Calvin University's official student newspaper since 1907

Calvin University Chimes

Since 1907
Calvin University's official student newspaper since 1907

Calvin University Chimes

Calvin University's official student newspaper since 1907

Calvin University Chimes

New Grand Rapids basketball team unites former Calvin and Hope players

Photo by Reid Petro
Photo by Reid Petro

Bryan Powell, an alumnus of the Calvin basketball team, has played against former Hope College basketball players Ty Tanis and Will Bowser many times before. But when the Grand Rapids Cyclones, a new professional team, plays its first game against the Lake Michigan Admirals at the DeltaPlex on Feb. 25, the former rivals will be playing on the same side.

Although he admits to feeling a little competitive with his Hope rivals, Powell is ready to bury the hatchet.

“We’re playing for Grand Rapids now. It’s a bigger purpose [than our rivalry],” he said.

In fact, it was the chance to give something back to Grand Rapids that drew Powell to the Cyclones.

“Instead of going to play [basketball] overseas, it was my dream to be able to play professionally in my own town. Grand Rapids has given me a lot and Calvin has give me a lot, and I want to give something back,” Powell reflected.

Adam Chrisco, the founder and CEO of the Grand Rapids Cyclones, hopes this idea of giving something back to the community will set this team apart.

“We want players who have an interest in helping those in the community. We want them to be big brothers and mentors, so we’re partnering with lots of different for-profit and nonprofit companies that help serve people,” Chrisco said.

Powell is already getting involved with the community. He recently spoke to students at Vanguard Elementary school about the Cyclones.

“I basically told the kids whatever passion there is, go for it. Mine is basketball which is why I chose do this,” Powell said.

Chrisco adds that the players and staff for the Cyclones are making a sacrifice just by joining the team.

“Part of building our program is having players and staff receive less compensation, so they’re here for passion. We’re making our bread and earning our name through action without typical award,” he explained.

Many of the players still work full and part-time jobs, which can make finding time for practice difficult, though Chrisco says they make the most of what time they do have to practice.

“We only get six hours a week to practice usually, so that all has to be efficient, well-used time. That means it’s important to find guys with high character,” he said.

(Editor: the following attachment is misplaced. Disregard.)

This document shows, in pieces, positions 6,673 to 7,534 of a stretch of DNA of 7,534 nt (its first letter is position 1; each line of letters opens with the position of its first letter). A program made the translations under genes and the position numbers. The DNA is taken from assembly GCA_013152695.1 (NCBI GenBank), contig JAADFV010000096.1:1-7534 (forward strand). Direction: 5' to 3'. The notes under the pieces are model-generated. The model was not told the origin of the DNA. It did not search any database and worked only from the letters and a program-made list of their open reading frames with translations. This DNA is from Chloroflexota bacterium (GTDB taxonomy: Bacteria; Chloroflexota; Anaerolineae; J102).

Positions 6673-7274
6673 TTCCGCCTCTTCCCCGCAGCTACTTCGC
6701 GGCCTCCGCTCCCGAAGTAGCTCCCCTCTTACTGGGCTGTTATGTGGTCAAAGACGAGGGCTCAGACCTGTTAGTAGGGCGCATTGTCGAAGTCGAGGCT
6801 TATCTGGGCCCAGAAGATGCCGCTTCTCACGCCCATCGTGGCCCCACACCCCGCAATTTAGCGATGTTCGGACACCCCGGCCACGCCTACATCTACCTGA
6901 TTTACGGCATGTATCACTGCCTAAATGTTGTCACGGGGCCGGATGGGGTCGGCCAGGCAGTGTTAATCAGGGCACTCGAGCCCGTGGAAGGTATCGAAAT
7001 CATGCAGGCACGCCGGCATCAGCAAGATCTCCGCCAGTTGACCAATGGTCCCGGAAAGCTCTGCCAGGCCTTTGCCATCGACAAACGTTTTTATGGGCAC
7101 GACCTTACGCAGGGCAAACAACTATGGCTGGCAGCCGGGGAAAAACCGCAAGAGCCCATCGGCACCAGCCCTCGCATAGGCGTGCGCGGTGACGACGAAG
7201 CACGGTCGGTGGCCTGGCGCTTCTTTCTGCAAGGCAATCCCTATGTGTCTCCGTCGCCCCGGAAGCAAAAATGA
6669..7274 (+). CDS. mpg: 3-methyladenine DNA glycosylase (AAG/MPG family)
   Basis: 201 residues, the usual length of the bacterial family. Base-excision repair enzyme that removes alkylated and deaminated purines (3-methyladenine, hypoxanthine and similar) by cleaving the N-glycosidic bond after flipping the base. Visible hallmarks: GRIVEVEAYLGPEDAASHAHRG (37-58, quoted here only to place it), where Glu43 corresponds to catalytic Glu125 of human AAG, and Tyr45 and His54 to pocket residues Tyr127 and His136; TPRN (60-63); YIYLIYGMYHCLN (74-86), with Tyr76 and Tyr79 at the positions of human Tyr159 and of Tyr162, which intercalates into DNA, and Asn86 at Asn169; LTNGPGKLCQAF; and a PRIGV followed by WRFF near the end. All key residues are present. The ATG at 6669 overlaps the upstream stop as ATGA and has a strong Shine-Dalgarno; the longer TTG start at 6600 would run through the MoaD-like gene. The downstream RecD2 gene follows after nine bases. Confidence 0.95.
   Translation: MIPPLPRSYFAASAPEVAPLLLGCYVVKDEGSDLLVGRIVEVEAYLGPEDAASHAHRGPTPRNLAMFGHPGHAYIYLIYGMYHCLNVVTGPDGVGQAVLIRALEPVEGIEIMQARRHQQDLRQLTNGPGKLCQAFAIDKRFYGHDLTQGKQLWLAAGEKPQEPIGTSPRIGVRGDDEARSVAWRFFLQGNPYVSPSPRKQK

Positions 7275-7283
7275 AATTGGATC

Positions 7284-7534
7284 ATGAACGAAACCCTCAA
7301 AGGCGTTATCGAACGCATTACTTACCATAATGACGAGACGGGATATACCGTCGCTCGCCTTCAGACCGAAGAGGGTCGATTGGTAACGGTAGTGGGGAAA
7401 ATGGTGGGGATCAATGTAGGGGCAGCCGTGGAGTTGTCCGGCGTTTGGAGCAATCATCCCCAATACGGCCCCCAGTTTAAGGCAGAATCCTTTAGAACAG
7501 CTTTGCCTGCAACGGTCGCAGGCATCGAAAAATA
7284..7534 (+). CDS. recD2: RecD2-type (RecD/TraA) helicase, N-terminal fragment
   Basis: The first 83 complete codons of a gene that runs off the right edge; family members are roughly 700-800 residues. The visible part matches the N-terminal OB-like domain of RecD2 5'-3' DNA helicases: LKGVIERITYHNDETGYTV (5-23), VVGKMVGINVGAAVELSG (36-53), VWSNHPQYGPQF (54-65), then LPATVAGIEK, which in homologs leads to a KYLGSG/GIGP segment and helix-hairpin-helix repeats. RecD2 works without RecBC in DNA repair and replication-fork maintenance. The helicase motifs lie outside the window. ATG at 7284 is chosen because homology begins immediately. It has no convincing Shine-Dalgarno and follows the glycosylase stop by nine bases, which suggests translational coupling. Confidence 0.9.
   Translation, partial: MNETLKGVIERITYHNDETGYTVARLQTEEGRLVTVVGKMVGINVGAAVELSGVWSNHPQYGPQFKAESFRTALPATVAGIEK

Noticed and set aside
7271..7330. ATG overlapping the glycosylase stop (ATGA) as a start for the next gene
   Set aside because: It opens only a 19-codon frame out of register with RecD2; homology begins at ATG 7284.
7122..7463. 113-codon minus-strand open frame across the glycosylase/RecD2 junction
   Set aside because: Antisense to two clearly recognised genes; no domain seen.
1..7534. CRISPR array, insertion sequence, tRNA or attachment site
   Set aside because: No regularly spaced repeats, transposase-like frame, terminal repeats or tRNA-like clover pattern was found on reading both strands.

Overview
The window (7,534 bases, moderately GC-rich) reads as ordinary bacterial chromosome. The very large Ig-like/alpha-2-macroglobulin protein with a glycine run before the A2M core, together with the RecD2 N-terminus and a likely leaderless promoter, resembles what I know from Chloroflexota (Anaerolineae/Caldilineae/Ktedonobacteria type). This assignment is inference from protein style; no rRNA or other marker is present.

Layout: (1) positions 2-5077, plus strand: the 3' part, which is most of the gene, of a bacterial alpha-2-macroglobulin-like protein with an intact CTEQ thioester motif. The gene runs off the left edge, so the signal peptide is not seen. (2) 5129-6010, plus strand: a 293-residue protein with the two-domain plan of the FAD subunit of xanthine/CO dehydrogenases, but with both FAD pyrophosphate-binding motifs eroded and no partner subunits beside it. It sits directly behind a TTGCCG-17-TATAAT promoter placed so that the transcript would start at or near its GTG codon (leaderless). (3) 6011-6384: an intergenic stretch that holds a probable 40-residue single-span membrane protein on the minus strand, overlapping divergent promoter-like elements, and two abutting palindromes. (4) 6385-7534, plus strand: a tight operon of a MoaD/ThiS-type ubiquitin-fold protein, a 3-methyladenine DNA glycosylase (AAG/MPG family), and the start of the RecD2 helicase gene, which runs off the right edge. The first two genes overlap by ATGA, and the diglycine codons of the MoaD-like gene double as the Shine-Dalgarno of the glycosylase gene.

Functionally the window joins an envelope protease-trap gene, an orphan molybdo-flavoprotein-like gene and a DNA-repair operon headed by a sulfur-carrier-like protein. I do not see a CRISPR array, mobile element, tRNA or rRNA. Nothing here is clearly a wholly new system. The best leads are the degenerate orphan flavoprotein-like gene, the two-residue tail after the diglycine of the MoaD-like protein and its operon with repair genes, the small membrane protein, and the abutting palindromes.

Powell, who majored in media production at Calvin, works for WoodTV8, in addition to playing for the Cyclones. He says he didn’t consider playing basketball professionally much at all until his senior year of college.

“During senior year, reality started to tap on my shoulder,” Powell recalled. “I said to myself, ‘hey, you’re young.’ I thought maybe I’d play professionally for a year or two at least. And it’s the best way, at least now, that I can reach people. With four years at Calvin, my faith had really developed, and I wanted to push that to the youth.”

Chrisco notes that the Cyclones, which are a part of the Premier Basketball League, already have the financial support of the community behind them, even though they have yet to play a game.

“We have 15 sponsors, ranging from some of the biggest companies in the area, like Spectrum Health, to small, local businesses, such as 20/20 Printing,” Chrisco noted.

Chrisco hopes that local basketball fans will be just as supportive as the business community.

“Eventually, we want the Cyclones name to be synonymous with Grand Rapids. [In five years], we hope for a packed house with happy sponsors and a community of people who believe in us,” he said.

While they expect about 1,500 people to come to the first game, Chrisco says they “still need a push from everyone.”

Each area college will have its own cheering section, so Powell particularly encourages Calvin students to come.

“Being a Calvin student for four years and playing on the basketball team, I really need the Calvin support. I’ll never live it down if there’s more Hope representation in the crowd,” he said.

Student tickets to the game cost $5. Those who show up early have the chance to get involved with the games during the halftime show.

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